Reusing Potato Water: What You Should Consider

Potatoes are tasty and nutritious – without a doubt. Many people love the tuber especially when it is boiled and peeled. It’s a shame that valuable nutrients seep away into the sewage system with the potato water. We explain what you can do with the cooking water from potatoes and what you should pay attention to.

The Federal Ministry of Food and Agriculture (BMEL) has calculated that German potato consumption rose by two kilograms per capita in the 2020/21 marketing year: to almost 60 kilograms of potatoes per German citizen. Around 24 kilograms of this fell into the “fresh potatoes” category and did not end up on the table as French fries, potato wedges or crisps, but was freshly baked, roasted or boiled.

Use potato water instead of wasting it

Especially the latter – namely boiled potatoes – are a perennial favourite. For potato salad, too, you have to boil the potatoes thoroughly first. Too bad the liquid used to boil potatoes almost always goes down the drain.

A better idea: Catch the potato water in a second pot. We have a few ideas for a meaningful (further) use.

Potatoes: It is better to peel them before cooking

Before that, important to know: If you plan to reuse potato water, you should peel the potatoes before cooking.

The reason: Potatoes form the glycoalkaloid solanine, a chemical compound that can cause symptoms of poisoning in humans, especially in the skin, directly underneath and at the sprouting sites. Old, dried-up, germinating potatoes or those with green spots should not be eaten because they can already have too high a solanine content. Potato peels should also only be eaten if they come from firm, fresh potatoes, as recommended by the Federal Institute for Risk Assessment (BfR), among others.

Solanine is mainly found in the shell

Since some of the solanine from potato peelings could be released into the hot water during cooking, to be on the safe side you should only reuse potato water if you have peeled the tubers first and thus removed the most important sources of solanine.

This way you also ensure that no more soil or dirt sticks to your potatoes. This is particularly desirable if the brew is to be used for cooking or baking.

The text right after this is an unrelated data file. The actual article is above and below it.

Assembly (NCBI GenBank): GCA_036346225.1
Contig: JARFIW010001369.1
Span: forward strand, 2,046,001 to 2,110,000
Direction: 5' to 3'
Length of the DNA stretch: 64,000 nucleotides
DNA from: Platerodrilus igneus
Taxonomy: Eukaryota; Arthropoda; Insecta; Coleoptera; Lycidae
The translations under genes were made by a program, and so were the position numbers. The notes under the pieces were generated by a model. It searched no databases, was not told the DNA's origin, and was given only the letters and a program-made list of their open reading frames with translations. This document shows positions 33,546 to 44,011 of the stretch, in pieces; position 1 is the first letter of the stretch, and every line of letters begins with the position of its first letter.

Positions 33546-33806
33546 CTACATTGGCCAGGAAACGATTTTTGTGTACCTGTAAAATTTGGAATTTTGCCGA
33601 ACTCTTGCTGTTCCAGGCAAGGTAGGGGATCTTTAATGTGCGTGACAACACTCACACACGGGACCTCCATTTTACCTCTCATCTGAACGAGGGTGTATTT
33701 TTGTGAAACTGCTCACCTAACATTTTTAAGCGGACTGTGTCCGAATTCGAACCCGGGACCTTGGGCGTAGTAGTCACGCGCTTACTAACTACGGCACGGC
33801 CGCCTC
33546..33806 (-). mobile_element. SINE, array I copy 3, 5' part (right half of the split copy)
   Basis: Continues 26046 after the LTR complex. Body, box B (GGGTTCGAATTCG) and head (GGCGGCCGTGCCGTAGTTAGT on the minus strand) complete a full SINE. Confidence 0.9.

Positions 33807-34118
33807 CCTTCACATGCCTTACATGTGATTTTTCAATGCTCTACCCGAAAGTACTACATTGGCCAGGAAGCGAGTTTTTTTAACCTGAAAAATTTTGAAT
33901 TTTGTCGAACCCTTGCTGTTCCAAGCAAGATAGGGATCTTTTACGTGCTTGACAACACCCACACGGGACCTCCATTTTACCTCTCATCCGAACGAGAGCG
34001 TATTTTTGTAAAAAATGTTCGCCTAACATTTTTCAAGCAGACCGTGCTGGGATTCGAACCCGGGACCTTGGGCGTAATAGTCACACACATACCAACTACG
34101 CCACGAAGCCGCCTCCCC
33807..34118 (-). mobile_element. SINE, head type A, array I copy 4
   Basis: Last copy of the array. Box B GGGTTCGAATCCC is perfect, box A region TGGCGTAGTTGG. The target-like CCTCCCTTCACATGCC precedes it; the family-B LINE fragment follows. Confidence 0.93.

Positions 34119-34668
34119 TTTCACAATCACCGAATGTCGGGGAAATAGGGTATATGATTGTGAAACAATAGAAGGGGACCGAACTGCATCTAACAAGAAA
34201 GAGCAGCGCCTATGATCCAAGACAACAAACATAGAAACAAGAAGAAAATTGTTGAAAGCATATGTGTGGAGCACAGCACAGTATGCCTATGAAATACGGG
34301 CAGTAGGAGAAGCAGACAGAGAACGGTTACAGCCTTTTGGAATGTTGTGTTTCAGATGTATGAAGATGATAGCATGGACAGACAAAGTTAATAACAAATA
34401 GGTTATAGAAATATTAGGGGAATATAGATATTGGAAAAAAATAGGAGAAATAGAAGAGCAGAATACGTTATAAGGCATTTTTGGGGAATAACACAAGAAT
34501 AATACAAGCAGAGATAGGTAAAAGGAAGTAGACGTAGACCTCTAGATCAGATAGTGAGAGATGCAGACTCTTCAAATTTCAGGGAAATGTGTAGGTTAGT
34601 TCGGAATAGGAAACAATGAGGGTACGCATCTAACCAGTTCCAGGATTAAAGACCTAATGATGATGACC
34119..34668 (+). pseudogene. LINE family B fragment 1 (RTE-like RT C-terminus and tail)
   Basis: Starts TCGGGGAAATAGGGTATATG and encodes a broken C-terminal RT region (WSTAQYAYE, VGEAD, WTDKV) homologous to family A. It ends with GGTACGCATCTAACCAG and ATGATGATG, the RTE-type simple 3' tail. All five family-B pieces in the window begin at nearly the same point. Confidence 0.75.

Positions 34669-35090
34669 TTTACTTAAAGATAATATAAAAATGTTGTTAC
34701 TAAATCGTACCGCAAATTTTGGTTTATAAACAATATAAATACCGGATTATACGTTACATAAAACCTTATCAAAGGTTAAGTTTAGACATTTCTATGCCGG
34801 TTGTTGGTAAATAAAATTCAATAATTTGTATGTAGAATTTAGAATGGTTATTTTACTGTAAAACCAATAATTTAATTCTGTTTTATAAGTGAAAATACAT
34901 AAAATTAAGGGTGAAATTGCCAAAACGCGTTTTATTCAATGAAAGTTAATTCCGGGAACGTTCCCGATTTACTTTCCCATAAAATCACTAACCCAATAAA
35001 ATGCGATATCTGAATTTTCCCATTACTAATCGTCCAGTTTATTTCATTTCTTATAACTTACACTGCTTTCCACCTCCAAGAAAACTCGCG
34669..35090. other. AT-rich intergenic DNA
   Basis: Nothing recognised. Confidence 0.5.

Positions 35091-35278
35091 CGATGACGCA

1. Water flowers/plants with potato water

Your flowers and plants not only drink ordinary tap water, but are also happy about used potato water – which of course should be sufficiently cooled. Plants also benefit from the minerals that the potatoes release into the cooking water. In winter, the potato water can be used in potted plants, in summer it is also suitable for watering on the balcony or in the garden.

Important: Do not use heavily salted potato water for watering, as this will damage plants.

2. Potato water as an ingredient for stews, sauces, etc.

Potatoes are high in starch, and so is potato water. If you want, you can (partially) use the carbohydrate-rich cooking water to “flow” into stews, sauces, soups, etc. In terms of taste, it is particularly suitable for hearty dishes. The pinch of salt, which is already in the cooking water, is not a problem here and is even desirable.

3. Use potato water for baking recipes

Some baking recipes quickly require 100 milliliters of liquid or more, for example dough recipes for pizza or bread. Potato water is also available here as an ingredient rich in minerals and starch. And here, too, an (extra) portion of salt is more of an advantage.

4. Soak legumes in potato water

Potatoes contain carbohydrates, protein, potassium, magnesium, and iron, among other things: nutrients and minerals, some of which are released into the water when cooked. For example, use potato water (from previously peeled potatoes) to soak (red) lentils, beans, or chickpeas in it. The legumes also benefit from the minerals in the potato water.

And: After cooking, rice water and pasta water also have a similar composition to potato water and contain a lot of starch. Therefore, they can also be “cooked further” or used for watering.

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